Q: I moved from New York City to an apartment in New Rochelle. Instead of keys, tenants use a smartphone app to unlock doors to the building’s lobby and individual apartments. The app often fails when I use it, but I don’t have a key as a backup. This policy was not disclosed when I signed the lease, which did not mention no keys. Can a building refuse to give keys to residents? What about the elderly who do not have smartphones? Or people with vision problems?
a: As long as you can exit your apartment and building in an emergency without having to use the app, the landlord is free to use digital technology as a key substitute. It’s similar to landlords who provide keys or key cards instead of metal keys, said Alan Goldberg, a Manhattan attorney who represents tenants.
And since smartphones are so ubiquitous, it’s not unreasonable for your landlord to opt for a technology that requires you to own one. “Almost everyone has a smartphone nowadays,” Goldberg said. “I don’t think the courts will be sympathetic to that” if you challenge the policy.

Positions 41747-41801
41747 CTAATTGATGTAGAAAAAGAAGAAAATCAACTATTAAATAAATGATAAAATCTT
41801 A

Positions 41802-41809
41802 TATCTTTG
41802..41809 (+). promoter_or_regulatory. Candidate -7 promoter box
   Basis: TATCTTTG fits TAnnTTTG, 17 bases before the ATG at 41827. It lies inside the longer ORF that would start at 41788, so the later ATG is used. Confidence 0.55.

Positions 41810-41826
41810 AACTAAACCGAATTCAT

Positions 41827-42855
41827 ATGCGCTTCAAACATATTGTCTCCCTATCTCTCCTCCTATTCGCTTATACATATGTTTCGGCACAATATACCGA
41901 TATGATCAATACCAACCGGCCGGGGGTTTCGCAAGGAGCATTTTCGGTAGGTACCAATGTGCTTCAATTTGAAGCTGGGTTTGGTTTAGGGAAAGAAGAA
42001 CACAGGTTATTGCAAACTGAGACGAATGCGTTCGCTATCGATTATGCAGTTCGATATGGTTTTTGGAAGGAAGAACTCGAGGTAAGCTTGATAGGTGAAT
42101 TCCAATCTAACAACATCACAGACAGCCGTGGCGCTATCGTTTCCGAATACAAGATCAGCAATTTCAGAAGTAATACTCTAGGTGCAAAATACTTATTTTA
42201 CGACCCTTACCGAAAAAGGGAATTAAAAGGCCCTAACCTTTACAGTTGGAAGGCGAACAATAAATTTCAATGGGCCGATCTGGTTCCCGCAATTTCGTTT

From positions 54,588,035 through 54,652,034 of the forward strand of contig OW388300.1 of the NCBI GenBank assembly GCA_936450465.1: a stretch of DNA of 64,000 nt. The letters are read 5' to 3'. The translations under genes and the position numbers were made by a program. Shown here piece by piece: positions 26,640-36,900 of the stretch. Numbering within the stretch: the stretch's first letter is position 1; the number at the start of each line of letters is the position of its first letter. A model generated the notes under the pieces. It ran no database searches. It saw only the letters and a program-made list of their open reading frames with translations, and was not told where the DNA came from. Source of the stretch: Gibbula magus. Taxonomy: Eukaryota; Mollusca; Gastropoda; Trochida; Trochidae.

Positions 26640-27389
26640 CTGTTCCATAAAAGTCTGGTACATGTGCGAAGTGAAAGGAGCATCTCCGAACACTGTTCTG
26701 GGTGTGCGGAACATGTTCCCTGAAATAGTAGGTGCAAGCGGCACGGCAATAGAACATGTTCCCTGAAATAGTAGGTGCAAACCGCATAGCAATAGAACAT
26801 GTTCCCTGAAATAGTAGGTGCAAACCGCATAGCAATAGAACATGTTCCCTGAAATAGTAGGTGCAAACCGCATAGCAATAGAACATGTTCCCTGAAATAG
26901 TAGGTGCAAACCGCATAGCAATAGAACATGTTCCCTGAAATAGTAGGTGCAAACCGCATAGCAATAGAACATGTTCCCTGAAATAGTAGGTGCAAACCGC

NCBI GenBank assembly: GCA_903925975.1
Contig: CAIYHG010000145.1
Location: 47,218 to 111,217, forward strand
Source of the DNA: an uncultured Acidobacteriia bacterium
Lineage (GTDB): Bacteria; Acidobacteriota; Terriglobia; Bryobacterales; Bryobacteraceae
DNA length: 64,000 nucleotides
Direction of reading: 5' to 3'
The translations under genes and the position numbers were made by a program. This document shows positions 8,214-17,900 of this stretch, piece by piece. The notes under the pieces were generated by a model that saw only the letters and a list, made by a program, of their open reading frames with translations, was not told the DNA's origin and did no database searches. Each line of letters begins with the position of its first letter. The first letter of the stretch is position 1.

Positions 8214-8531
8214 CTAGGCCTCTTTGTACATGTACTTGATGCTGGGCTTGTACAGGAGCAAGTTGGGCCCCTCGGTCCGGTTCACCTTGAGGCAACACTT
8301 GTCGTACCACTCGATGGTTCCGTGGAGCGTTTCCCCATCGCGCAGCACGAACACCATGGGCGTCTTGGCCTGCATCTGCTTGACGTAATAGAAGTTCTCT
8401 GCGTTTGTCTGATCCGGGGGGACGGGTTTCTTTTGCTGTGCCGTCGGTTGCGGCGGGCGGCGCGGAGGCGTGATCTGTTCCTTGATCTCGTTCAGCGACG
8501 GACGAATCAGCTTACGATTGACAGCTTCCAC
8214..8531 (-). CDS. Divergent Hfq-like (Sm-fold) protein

However, as you mentioned, the app may not be available to renters with disabilities, such as poor eyesight, memory, or limited mobility. A disabled tenant must notify the landlord of their need for reasonable accommodation, and request an alternative to apply, such as a traditional key. If the landlord does not comply with the request, the tenant can file a complaint with the New York State Department of Human Rights.
For everyone else, the app will have to do that. But it needs work, and you mentioned that your work is unreliable. If the system fails, the landlord is required to fix it and provide you with an alternative way to enter the building and your apartment. Write your complaint about the problems in writing. If the landlord fails to remedy it promptly, file a complaint with the New Rochelle Buildings Office.
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